Byakuya prodded his tongue against her lips and she opened up. He hugged her closer, and she shuddered as he drove his tongue into her mouth. All of her body tingled, all over. Touko groaned, grinding against him, and he filled her with a noise of arousal. She felt his hands paw at her clothes and let him shed them off her, until she was only clad in her panties.
The sex they had on Byakuya’s dead father’s bed was incredible.
Afterwards, they lay together and Touko breathed loudly, gazing upward. They would have to make a small trek to their helicopter in the morning. Byakuya would want them to leave as early as possible, so she ought to have tried to get some sleep, but she couldn’t. Her head buzzed, and her eyelids wouldn’t stay down. She listened to the whisper of a stream, the hustle of a breeze and the occasional chirps of insects. An image of a stink bug came to her mind, and her heart clenched as she remembered how it had crumbled in her fist as she crushed it.
Judging by the lack of snoring, Byakuya hadn’t fallen asleep yet.
“Byakuya-sama,” she murmured, and if he didn’t acknowledge her, she would have left it at that. That would be what destiny decided for them.
“What is it?” he asked with his back to her, barely any louder.
“What if we didn’t go back, and we just stayed here?” she said.
There was a pause.
“Why would we do that?” he asked slowly in a flat voice, like a calm sea before a storm was due to hit.
“I don’t know,” she said. Her stomach quivered, and she quickly added, “Good night.”
“No.” He sat up and turned to her. “Not good night. Why would you suggest that?”
Destiny must have had it out for her. His eyes bore into her.
“You would have us abandon our comrades? Our leader? And for what, a tiny cabin in the woods on a mountain?” he asked, gesturing around the room.
“We don’t have to stay here,” she said, her heart hammering away. God, with the moonlight framing him like that, he was irresistible. Her fingers curled into her hand. “As long as I’m with you... then I will go anywhere. Even a tiny cabin in the woods on a mountain.”
Nothing. He said nothing. Just glared.
“I’m sorry,” she said, feeling her throat tighten. “I’ll shut up.”
His face was cold.
“You can sleep on the floor,” he sneered.
Touko got off the bed and sat down where he indicated. He lay down again, and the bed creaked as he put more weight on it.
In the end, she got an hour sleep at most. The sky lightened outside, and he nudged her with his foot until she raised her head. Byakuya put his cloak and crown on while she dressed too, and she followed him down the stairs. He walked in front of her and opened the front door.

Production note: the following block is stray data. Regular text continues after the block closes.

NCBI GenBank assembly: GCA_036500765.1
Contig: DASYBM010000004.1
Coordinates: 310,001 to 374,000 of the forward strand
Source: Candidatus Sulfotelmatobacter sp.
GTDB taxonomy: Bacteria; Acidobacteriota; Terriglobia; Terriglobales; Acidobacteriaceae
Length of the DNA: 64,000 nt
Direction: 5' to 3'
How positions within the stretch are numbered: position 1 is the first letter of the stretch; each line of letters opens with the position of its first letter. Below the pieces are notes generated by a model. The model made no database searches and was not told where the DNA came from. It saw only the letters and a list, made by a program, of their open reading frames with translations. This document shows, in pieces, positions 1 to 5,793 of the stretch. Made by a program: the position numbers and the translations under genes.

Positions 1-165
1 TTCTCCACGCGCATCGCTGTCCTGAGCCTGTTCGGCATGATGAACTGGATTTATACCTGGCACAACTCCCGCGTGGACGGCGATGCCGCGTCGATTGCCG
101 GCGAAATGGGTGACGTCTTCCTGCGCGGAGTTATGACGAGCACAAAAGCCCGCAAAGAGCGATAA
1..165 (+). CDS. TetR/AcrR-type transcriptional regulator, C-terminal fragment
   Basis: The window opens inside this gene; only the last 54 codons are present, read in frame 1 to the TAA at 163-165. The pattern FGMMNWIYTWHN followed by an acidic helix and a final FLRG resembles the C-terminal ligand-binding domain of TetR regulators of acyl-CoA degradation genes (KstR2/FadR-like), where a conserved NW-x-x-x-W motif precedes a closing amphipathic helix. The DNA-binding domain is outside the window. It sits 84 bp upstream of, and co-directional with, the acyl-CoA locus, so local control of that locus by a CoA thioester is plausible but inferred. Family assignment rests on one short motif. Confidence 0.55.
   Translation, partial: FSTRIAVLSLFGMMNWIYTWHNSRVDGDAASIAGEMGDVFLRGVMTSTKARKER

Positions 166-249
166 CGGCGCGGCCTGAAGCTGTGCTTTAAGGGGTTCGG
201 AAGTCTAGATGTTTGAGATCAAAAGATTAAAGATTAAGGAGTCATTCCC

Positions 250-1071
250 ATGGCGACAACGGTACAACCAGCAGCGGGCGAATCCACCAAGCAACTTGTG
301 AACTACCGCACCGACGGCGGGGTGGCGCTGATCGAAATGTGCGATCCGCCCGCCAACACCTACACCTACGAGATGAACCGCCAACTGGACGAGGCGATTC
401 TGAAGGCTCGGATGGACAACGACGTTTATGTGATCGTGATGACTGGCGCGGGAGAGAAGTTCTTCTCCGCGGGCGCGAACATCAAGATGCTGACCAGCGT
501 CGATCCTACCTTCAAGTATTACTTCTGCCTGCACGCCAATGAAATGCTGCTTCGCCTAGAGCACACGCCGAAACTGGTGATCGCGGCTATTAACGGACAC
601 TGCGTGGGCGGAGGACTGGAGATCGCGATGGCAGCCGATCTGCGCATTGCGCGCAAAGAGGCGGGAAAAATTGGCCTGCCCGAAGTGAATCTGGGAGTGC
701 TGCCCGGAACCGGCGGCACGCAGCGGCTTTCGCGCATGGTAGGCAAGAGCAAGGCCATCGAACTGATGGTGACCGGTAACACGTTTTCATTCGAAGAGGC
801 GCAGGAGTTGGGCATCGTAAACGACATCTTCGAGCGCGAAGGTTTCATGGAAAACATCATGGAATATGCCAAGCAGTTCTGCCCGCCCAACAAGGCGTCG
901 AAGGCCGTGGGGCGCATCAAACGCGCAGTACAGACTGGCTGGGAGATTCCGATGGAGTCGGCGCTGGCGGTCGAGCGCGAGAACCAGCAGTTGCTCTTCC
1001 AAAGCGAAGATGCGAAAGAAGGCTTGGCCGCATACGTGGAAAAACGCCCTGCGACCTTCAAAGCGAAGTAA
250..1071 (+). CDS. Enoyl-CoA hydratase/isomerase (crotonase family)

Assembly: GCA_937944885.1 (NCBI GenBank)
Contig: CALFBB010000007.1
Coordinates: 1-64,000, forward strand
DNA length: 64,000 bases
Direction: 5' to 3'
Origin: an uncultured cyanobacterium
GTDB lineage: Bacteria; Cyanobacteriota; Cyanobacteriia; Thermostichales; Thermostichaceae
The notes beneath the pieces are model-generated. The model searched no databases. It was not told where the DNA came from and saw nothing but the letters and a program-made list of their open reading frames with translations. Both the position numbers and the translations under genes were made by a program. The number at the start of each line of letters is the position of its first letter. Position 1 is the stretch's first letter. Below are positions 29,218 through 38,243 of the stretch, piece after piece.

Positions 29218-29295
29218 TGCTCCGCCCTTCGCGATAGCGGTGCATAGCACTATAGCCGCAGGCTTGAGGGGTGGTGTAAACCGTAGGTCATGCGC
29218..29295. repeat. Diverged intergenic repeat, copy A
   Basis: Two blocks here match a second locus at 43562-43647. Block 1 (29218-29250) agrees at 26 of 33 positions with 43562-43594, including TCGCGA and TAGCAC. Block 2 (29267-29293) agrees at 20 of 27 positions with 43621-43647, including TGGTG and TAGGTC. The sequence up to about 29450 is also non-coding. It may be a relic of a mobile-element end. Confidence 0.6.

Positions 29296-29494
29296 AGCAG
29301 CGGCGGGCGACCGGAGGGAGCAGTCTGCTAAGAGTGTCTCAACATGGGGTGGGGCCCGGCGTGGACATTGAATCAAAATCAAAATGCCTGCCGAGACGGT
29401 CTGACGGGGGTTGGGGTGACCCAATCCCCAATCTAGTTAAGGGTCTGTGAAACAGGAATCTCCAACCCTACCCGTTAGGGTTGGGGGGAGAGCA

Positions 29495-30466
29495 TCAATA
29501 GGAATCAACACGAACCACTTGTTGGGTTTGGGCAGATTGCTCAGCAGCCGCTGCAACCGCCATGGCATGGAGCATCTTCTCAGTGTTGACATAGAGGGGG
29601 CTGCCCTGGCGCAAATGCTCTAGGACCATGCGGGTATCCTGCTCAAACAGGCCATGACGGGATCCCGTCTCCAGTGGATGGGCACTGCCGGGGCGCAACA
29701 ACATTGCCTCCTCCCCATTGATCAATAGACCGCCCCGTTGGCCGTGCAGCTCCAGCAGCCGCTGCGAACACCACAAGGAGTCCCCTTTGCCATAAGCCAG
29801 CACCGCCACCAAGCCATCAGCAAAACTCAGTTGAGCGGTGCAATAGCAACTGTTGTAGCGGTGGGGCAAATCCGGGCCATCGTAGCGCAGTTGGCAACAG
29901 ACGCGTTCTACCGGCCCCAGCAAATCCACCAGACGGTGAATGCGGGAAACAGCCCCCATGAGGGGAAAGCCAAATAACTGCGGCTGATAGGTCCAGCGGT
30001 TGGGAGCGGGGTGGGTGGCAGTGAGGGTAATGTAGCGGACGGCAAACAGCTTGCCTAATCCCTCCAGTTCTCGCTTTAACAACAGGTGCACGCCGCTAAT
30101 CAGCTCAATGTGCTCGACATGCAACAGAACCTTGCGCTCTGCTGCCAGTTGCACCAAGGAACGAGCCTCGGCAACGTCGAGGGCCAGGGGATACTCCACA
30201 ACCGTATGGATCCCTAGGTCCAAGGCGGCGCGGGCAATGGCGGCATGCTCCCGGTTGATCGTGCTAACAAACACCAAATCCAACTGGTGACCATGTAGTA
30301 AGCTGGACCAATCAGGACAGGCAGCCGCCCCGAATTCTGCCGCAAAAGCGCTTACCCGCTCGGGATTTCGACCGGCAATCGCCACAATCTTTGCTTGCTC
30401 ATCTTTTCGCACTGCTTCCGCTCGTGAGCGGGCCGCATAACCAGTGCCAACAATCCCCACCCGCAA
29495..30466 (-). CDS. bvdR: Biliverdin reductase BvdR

Almost instantly, he slammed it shut without leaving. A second later, the door let off three sharp thunks.
“We have company,” said Byakuya calmly, and he backed away from the door, drawing his sword from his cane. She stayed close to him.
Moments later, the door shuddered and after a few more thumps, it fell down. Standing in the doorway was a human with a large frame. Their business suit strained slightly over their muscles, and their facial features could not be determined due to the fact they wore a wrestling mask that resembled a cow’s head.
Byakuya held his weapon out in front of him.
An elderly man slipped past the wrestler, with upswept silver hair and amber eyes. His skin resembled a prune in texture and he walked with a marked hunch. The man was Kazuo Tengan, former headmaster of Hope’s Peak Academy, former advisor of Hope’s Peak Academy and current leader of Future Foundation.
He stopped just in front of the wrestler and smiled pleasantly at the other two.
“I thought we might find you here, Togami-kun. Fukawa-san,” he said. “This is quite the cosy little cottage, isn’t it?”
Neither Touko nor Byakuya replied. They leered at him. He tilted his head.
“Where is your father, Togami-kun?” he asked.
Byakuya eyed him.
“I don’t have a father,” Byakuya replied bluntly.
Kazuo quirked his brow, holding his hands behind his back. “Do you mean that because he disowned you, or because you killed him?”
The lack of response gave Kazuo a suspicion on what the answer was. He sniffed the air and strayed from the doorway, feeling Byakuya and Touko monitor his every movement. Because the kitchen area was in the same room, he soon wandered over to the mutilated corpse on the ground.
“Oh dear, the answer is ‘both’,” said Kazuo, peering down at it, then he lifted his head. Noting Byakuya’s expression, he adjusted his glasses. “Shall we get down to business? You have probably worked out why we’re here.”
“Yes,” said Byakuya. He raised his sword. “You came here to die.”
Byakuya propelled himself toward Kazuo, preparing to swing his sword at him, but before he could reach him, the wrestler shoved into him and Byakuya stumbled.
“I, Great Gozu, will not allow you to kill anyone anymore,” roared the wrestler.
Regaining his footing quickly, Byakuya aimed his next attack toward Great Gozu.
Small knives splattered against his blade, and Byakuya pulled back.
Now that Great Gozu no longer occupied the doorway, more people could come in. One was a lean man in a red trench coat, and the other was a woman with a grey complexion, who wore a purple respirator mask and a short dark jacket.